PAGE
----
One of the first discs I popped in was Leo Kottke's Live, which required a bit of dusting off. Although the recording consists entirely of Mr. Kottke and his 12-string, he sounded as if he were four or five guitarists. Imaging was pinpoint sharp, with crystal-clear edges. Even though I was staring at them, my brain refused to connect the sounds in the middle of the room to the loudspeakers. Let me hasten to add that I did not hear this kind of clarity with every recording, but I had never heard that particular disc sound so sharply focused. Although I hadn't played it for a while, there was a time when this disc got a lot of play. It has always sounded very good, but not like it sounded through the Gibbons.
The soundstage was wide and deep. Though its boundaries went well beyond the speakers and far deeper than it had any right to, I cannot say that it was significantly larger than that of other speakers of this price. There were no missing elements within the soundstage, and no confusion about who was where or what they were doing at any given time. In this respect, the Gibbons met my expectations, and did not leave me wanting more.
The Gibbons sound comfortably mellifluous, in a manner that I cannot pinpoint. I can't state unequivocally that it is the smooth and sweet midrange that makes these speakers sound so musical, nor can I say that it is the effortlessly extended highs, which are completely devoid of any audible strain. Still, the absence of this strain creates a forgiving, inviting listening experience. Everything sounds effortless through these loudspeakers, like a musical carpet ride.
The quality and quality of the Super 8s' bass is a great improvement over that of my Reference 3As. That shouldn't be too much of a surprise when you consider that the Gibbon cabinets must be two and a half times larger than those of the stand-mounted De Capos. However, more is not necessarily better, and the Gibbons' bass is not two and a half times deeper than that of the De Capos. It certainly is deeper, however, and it may be two and a half times better. One of my recent music purchases is the soundtrack to Inside Man. Before I acquired this CD, I had any number of discs to choose from to evaluate bass. Now I only have one, and it is a doozey. Track nine, "Food Chain," is no more than a minute long, but it has visceral, rib-cage-rattling bass. The Gibbons are not designed to go much below 38 Hz, but bass is projected into the room with authority and dignity. At no time did I find the low end loose and sloppy, and only once or twice did I want a touch more depth.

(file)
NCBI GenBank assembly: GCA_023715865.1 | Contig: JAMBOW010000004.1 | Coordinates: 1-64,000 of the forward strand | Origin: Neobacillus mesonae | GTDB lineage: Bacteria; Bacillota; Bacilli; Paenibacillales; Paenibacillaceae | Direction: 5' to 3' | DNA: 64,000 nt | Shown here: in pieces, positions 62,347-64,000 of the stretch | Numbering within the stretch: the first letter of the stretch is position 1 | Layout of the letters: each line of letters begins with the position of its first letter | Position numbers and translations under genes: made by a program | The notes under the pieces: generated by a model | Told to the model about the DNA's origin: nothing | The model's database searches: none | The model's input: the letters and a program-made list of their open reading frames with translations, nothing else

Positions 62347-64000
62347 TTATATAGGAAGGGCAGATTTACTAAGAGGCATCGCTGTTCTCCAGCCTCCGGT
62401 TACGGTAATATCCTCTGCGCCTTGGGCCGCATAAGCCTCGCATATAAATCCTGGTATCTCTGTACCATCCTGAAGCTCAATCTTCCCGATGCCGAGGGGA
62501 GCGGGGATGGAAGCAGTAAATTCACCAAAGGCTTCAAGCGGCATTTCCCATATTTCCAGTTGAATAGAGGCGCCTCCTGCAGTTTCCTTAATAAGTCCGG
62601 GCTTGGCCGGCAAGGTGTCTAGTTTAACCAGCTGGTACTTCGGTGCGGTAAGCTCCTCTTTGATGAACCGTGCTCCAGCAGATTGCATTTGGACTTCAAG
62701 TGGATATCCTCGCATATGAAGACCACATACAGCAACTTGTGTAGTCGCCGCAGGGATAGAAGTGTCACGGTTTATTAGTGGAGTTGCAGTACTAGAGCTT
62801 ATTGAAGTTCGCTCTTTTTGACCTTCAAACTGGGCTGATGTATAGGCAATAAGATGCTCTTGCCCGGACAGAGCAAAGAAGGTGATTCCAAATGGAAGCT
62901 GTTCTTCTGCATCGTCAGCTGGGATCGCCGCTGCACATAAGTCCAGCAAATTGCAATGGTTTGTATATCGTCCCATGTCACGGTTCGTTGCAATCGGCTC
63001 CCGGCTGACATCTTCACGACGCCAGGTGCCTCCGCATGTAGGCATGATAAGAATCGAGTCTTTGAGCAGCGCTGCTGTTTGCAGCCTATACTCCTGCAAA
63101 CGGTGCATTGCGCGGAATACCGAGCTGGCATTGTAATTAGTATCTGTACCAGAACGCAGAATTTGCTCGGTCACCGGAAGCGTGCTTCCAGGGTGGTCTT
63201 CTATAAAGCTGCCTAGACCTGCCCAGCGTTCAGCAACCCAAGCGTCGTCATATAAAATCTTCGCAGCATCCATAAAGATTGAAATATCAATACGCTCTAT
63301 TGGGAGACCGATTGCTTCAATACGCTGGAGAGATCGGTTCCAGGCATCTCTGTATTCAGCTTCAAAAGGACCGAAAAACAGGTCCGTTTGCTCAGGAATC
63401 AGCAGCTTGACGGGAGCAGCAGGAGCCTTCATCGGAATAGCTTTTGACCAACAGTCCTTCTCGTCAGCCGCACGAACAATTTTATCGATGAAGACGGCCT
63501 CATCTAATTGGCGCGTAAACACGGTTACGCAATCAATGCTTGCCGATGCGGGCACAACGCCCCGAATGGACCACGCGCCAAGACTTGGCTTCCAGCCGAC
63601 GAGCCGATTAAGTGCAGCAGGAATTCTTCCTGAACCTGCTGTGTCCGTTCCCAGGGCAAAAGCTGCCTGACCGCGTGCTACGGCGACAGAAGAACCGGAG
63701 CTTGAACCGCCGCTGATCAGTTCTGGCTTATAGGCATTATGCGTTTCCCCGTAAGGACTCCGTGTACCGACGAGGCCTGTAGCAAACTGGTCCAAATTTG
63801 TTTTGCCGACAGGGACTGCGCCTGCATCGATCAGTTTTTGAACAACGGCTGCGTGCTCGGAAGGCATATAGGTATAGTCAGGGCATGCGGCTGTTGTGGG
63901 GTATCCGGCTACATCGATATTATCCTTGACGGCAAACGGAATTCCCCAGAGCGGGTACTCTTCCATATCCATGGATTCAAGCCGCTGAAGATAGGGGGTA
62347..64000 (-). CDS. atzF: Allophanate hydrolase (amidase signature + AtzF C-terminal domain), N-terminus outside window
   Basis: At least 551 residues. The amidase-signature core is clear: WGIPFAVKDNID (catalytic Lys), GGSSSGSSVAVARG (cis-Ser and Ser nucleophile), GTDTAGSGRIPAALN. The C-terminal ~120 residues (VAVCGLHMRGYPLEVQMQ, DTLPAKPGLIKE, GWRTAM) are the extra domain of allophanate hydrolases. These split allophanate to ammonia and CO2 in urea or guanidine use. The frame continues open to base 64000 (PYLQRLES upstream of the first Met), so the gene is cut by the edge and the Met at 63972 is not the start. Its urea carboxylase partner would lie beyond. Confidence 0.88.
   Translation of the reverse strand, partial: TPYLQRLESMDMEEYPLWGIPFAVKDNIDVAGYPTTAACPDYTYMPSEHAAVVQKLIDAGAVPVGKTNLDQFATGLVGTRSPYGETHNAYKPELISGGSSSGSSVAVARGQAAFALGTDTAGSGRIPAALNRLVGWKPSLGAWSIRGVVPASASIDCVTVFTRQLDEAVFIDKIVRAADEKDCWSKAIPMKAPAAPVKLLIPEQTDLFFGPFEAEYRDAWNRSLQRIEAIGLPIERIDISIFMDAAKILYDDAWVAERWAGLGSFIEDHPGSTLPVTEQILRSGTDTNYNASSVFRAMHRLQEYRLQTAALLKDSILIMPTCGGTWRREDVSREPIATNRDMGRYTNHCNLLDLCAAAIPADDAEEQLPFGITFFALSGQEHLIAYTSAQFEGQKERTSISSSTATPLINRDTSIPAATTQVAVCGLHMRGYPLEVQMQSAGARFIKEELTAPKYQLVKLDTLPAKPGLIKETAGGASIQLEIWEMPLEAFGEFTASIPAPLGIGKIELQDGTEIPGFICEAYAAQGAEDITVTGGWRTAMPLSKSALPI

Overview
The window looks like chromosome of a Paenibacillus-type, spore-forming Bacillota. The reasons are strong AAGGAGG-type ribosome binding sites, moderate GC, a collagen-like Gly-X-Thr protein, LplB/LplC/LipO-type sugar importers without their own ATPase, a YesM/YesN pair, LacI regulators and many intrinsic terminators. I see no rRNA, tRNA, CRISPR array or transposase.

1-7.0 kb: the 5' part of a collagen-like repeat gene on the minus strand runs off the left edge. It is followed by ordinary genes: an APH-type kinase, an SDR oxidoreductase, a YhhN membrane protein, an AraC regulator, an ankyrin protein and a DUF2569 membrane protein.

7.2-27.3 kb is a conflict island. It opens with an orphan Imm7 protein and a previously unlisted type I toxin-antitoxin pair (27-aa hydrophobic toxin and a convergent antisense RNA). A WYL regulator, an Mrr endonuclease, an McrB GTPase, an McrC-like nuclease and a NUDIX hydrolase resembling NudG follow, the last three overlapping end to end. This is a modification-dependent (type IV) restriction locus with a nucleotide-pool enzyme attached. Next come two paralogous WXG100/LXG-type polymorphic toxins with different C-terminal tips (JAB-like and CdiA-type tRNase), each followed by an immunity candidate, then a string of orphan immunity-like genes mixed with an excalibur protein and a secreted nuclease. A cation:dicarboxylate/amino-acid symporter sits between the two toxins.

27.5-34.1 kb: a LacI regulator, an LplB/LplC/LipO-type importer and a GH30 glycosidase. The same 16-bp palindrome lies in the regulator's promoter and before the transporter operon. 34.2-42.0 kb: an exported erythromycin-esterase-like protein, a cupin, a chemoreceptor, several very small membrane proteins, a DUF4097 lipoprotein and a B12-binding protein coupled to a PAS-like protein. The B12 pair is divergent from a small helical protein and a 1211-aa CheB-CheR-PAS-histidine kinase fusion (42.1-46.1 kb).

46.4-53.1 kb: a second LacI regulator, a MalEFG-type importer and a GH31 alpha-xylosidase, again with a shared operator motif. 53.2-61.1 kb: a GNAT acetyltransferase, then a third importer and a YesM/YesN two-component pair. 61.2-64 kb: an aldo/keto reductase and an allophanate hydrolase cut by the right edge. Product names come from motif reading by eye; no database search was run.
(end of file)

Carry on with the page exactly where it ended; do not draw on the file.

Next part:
The midrange is what really got me. Male voices, female voices, harmonies—even the occasional scream—were inviting and compelling. I am trying very hard not to fall into easy, "oh-so-sweet" descriptors, but the Gibbon Super 8s have that ever-so-elusive "it" factor. Their midrange has been the most challenging for me to describe. I need to somehow give it the respect it deserves, yet accolades like "sweet" and "emotional" fail to convey the credibility that these speakers have, and others lack. It has been a long time since I played Joan Osborne's "St. Teresa," from her early disc, Relish, but playing it was like spending time with an old friend. The Gibbons were able to brilliantly balance the information I needed with the musical message. So often, by design or otherwise, the combination of information and music requires distracting compromises. There are compromises with the Gibbons, but they are in no way distracting. Sometimes, the tiny details of voices, by which I mean that last iota of human articulation, were slightly fudged over, but most of the time I was enjoying the music far too much to notice. There was no lack of important detail, and all of the cues needed to create a believable presentation were present. The tap of a stick on the cymbal, the sliding of fingers down guitar strings, the breathiness of a soulful tune, came across, and there was just the right amount of separation between instruments and vocalists.
The best thing about the Gibbon Super 8s is that if you cannot thoroughly enjoy yourself while listening to them, you are in this hobby for the wrong reasons. Get a new pastime. I do not mean to say that these are the greatest speakers ever made, but I am saying that the Gibbons make the making of music their highest priority. They are so successful at it that listening to music through them cuts to your soul.
The Gibbons do like some volume. They really started to kick it at about a 25 percent turn of the G3's volume control, with not the slightest hint of strain anywhere in the frequency range. Of course, a 25 percent setting on the volume control on my amp may not have the same effect as it will with yours, but whatever amp you use, I suspect that will be a setting that will really light a fire under these monkeys' butts. That was where the fun began for me!
At $4000 a pair, the Gibbon Super 8s are in a crowded market segment. Because of their small size, their perceived value may be low, but what can you expect from a "My SUV can run over your SUV" society? Those who share John DeVore's priorities will be richly rewarded. I would love to tell you that I am buying the review pair, and that we will be living happily ever after, but that is not to be. Nevertheless, I am so intrigued by the DeVore philosophy of putting the music first that I am going to seek out a pair of the Silverbacks and give serious consideration to those apes as my long-term musical partners. John Brazier
Gibbon Super 8